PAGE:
Children's perception of dialect variation

Laura Wagner*, Cynthia G. Clopper, John K. Pate

*Corresponding author for this work

Research output: Contribution to journalArticlepeer-review

44 Citations (Scopus)


A speaker's regional dialect is a rich source of information about that person. Two studies examined five- to six-year-old children's perception of regional dialect: Can they perceive differences among dialects? Have they made meaningful social connections to specific dialects? Experiment 1 asked children to categorize speakers into groups based on their accent; Experiment 2 asked them to match speakers to (un)familiar cultural items. Each child was tested with two of the following: The child's Home dialect, a Regional variant of that dialect, and a Second-Language variant. Results showed that children could successfully categorize only with a Home vs. Second-Language dialect contrast, but could reliably link cultural items with either a Home vs. Second-Language or a Regional vs. Second-Language dialect contrast. These results demonstrate five- to six-year-old children's developing perceptual skill with dialect, and suggest that they have a gradient representation of dialect variation.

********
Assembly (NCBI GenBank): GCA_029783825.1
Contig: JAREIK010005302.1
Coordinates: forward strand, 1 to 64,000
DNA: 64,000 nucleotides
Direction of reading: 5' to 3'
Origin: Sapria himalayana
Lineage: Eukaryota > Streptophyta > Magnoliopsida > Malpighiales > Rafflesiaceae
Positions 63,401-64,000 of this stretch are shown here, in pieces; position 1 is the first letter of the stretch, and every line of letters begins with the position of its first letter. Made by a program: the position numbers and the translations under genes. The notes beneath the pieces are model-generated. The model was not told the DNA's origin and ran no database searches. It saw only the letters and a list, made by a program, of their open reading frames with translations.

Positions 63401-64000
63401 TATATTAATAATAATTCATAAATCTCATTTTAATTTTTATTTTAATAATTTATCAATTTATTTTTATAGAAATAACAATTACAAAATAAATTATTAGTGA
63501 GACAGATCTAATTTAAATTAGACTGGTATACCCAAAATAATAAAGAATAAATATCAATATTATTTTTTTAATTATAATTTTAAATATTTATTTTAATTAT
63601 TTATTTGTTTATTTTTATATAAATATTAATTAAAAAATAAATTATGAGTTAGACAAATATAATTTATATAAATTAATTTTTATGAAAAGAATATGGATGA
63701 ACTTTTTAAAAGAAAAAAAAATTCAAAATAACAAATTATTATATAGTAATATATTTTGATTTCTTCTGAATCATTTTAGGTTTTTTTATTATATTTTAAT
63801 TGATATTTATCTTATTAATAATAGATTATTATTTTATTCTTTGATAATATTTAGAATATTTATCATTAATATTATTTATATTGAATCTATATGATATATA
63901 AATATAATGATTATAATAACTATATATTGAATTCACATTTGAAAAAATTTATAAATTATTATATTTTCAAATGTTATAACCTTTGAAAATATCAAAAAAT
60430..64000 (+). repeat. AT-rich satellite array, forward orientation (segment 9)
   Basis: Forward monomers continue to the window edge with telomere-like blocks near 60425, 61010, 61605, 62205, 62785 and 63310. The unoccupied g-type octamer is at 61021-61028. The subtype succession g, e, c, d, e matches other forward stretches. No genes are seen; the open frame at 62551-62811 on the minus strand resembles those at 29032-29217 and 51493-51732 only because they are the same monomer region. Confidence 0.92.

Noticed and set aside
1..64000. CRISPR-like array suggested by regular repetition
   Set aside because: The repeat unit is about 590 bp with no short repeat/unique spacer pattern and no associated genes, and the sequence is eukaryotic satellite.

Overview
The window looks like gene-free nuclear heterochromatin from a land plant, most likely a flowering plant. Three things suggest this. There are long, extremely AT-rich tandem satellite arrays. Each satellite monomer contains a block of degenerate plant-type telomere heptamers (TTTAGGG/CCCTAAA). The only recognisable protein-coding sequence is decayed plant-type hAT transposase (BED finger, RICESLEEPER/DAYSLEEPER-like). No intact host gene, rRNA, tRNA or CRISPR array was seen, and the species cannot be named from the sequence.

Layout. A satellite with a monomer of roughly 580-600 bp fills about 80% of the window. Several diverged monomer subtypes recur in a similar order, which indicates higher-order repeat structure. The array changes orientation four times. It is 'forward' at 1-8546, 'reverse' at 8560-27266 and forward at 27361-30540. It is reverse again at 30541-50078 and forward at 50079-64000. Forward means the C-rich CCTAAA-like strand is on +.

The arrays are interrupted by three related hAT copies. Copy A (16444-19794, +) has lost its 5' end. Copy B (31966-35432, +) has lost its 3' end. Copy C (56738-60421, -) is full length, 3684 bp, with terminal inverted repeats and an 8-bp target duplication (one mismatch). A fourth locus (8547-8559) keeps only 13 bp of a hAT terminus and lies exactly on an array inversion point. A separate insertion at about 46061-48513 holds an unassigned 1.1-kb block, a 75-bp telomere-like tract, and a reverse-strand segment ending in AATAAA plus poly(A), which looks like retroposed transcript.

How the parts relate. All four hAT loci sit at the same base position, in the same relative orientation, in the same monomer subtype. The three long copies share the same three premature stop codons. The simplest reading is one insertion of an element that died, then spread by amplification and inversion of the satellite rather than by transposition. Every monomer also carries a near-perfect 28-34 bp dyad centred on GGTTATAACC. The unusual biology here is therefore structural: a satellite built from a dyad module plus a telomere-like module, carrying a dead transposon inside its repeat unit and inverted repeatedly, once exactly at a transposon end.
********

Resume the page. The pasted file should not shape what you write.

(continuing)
Original languageEnglish
Pages (from-to)1062-1084
Number of pages23
JournalJournal of Child Language
Issue number5
Publication statusPublished - Sept 2014


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